CHURCHES in Scotland will have to close from Friday until at least the end of the month, as part of a new lockdown announced by the First Minister, Nicola Sturgeon.
Speaking in the Scottish Parliament on Monday, Ms Sturgeon announced that, from midnight on Tuesday, there would be “a legal requirement to stay at home except for essential purposes. This is similar to the lockdown of March last year.”
The number of people permitted to gather outdoors will be reduced from up to six people from two households to a maximum of two people from up to two households, she said.
Ms Sturgeon announced several other measures which will come into force on Friday, including the closure of places of worship. “It is with real regret that we consider it necessary for places of worship to close during this period for all purposes except broadcasting a service or conducting a funeral, wedding, or civil partnership,” she said.
“I’m well aware of how important communal worship is to people, but we believe this restriction is necessary to reduce the risk of transmission. While up to 20 people will still be able to attend funeral services, wakes will not be possible during January, and a maximum of five people will be able to attend wedding and civil-partnership services.”
Ms Sturgeon continued that schools in Scotland would be closed to most pupils until 1 February. This would be reviewed in mid-January, she said.
Ms Sturgeon described “the new faster spreading variant of the virus” as “a massive blow”. “To ensure that the vaccine wins the race [against the virus], it is essential to speed up vaccination as far as possible,” she said. “But to give it the time it needs to get ahead, we must also slow the virus down. And, because it is now spreading faster, that means even tougher restrictions are necessary.”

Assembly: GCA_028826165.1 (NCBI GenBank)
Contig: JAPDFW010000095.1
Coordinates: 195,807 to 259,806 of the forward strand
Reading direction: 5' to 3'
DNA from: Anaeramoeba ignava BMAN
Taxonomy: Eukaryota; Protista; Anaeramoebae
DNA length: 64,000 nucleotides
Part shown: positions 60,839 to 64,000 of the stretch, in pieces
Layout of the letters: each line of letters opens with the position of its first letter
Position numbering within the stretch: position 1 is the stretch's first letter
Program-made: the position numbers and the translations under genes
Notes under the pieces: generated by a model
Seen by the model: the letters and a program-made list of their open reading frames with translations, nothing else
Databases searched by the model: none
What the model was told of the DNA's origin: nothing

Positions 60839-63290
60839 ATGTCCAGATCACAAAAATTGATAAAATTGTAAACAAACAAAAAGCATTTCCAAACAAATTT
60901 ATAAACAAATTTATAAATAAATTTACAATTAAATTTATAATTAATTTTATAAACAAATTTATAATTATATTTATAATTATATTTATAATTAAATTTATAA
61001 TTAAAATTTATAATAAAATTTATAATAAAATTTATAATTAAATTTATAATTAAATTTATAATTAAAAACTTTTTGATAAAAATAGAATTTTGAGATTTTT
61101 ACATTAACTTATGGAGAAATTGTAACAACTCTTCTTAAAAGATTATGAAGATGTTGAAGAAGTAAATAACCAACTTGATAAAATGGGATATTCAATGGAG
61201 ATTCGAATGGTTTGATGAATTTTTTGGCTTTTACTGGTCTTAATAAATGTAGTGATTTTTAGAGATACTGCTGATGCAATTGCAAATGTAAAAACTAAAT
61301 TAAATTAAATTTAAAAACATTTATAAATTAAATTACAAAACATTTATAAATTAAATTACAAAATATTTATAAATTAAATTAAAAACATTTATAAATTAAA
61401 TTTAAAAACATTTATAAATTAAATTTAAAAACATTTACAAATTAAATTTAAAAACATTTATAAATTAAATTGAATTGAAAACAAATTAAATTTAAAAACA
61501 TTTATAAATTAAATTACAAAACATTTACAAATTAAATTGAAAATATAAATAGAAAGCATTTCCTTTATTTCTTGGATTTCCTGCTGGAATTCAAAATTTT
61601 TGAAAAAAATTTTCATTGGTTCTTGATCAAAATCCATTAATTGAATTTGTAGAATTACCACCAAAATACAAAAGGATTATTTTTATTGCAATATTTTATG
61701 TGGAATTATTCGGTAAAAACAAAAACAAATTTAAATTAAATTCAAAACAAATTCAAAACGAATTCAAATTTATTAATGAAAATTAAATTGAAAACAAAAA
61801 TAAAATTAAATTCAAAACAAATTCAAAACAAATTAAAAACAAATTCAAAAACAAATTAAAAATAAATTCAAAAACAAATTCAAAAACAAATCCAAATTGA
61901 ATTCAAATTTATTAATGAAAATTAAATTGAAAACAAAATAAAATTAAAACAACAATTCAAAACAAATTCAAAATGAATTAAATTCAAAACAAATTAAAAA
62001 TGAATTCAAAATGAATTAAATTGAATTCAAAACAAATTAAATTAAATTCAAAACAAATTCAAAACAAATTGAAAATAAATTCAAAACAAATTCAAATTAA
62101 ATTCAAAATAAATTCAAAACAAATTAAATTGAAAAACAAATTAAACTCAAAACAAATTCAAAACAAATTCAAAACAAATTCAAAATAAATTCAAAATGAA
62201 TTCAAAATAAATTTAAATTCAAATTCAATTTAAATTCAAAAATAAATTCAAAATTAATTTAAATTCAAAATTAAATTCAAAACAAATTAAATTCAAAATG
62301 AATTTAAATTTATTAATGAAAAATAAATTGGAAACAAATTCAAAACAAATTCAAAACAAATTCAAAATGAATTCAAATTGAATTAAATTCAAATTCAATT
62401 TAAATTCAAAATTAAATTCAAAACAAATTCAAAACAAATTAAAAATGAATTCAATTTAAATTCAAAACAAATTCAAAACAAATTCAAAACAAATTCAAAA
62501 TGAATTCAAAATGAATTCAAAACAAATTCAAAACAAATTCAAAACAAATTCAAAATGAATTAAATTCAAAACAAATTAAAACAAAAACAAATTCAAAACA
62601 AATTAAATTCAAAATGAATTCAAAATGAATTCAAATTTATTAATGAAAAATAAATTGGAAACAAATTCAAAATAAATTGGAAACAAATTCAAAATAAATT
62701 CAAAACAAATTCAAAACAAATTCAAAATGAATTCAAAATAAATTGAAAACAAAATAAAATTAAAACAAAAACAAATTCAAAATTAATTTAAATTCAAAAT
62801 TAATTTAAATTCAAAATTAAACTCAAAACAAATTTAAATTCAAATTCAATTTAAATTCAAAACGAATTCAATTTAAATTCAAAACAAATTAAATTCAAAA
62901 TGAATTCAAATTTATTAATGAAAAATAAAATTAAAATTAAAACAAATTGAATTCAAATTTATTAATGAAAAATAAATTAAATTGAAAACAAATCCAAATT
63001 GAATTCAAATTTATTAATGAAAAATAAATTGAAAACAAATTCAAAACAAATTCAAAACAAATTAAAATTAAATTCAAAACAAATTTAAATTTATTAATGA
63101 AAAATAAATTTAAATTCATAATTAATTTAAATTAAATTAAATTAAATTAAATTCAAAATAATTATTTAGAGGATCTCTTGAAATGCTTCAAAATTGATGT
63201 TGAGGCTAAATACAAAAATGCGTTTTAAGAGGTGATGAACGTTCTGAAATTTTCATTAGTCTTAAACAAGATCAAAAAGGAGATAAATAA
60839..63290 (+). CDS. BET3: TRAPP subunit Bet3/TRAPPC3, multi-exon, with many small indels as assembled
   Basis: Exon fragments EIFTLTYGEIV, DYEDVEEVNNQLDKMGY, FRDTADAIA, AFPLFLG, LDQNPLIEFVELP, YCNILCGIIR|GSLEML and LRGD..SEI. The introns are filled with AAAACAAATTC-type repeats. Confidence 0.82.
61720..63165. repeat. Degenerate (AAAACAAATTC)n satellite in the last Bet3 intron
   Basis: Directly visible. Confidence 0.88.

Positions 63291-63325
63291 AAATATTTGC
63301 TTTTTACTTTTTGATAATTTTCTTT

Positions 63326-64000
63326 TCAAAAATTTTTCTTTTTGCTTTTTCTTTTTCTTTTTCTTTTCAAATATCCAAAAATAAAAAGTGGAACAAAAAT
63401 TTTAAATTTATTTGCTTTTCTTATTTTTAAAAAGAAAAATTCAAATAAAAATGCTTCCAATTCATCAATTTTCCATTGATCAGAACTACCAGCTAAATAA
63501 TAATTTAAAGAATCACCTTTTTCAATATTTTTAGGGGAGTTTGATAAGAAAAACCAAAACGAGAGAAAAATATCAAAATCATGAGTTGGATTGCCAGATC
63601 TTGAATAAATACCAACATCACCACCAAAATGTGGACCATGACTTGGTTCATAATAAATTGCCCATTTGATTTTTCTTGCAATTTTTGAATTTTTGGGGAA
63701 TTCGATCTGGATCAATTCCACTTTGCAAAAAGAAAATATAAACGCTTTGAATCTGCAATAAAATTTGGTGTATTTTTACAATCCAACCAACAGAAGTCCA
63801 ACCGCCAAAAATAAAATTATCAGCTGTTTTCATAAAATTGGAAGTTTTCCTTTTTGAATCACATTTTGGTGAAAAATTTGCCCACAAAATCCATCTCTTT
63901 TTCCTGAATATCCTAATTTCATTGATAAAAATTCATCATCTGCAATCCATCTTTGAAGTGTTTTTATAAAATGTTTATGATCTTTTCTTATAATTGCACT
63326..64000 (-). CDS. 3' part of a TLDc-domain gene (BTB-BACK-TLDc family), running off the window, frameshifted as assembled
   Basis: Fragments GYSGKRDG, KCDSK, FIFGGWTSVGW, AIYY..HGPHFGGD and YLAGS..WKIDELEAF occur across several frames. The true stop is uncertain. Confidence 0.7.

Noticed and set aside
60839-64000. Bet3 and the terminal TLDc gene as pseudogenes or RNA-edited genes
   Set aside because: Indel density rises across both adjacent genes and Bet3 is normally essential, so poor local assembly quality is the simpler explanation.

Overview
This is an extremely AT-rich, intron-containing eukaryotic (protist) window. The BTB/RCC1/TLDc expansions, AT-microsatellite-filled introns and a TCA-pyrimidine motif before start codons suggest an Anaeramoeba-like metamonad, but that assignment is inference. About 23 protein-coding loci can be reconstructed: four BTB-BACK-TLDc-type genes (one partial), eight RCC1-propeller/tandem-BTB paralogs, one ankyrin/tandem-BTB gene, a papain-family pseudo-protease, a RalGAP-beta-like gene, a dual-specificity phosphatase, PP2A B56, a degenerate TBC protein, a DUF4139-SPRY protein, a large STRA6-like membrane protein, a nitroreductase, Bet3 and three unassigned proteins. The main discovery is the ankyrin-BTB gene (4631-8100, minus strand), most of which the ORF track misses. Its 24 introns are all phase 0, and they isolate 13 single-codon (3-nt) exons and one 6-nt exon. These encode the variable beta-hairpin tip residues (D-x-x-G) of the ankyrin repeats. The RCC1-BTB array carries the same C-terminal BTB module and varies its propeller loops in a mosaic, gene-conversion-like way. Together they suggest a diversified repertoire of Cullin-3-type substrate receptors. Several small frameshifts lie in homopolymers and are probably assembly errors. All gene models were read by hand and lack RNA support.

In a pastoral letter to congregations of the Scottish Episcopal Church, on behalf of the College of Bishops, the Primus, the Most Revd Mark Strange, wrote on Monday that the speed of transmission of the new variant had “made it quite clear that the position of Places of Worship was becoming more and more difficult to sustain”.
“The reclosing of our churches is difficult, especially for those who have had the privilege of meeting together over the past few months, yet it is now what we must do,” he continued. “The provision of Provincial online worship will continue and many of our churches will meet together via a variety of platforms. We must continue to pray for each other, for the communities we serve and for the authorities charged with protecting the nation.”
The Catholic Bishops’ Conference of Scotland opposed the closures, however. In a statement issued on Tuesday, they said: “No evidence has been forthcoming to justify the inclusion of places of worship as sources of infection. Without such scientific evidence these restrictions will appear to Catholics to be arbitrary and unfair.
“Moreover, a significant number of other sectors similarly restricted last March alongside public worship — such as construction, manufacturing and elite sports — have now been left free to continue in operation.”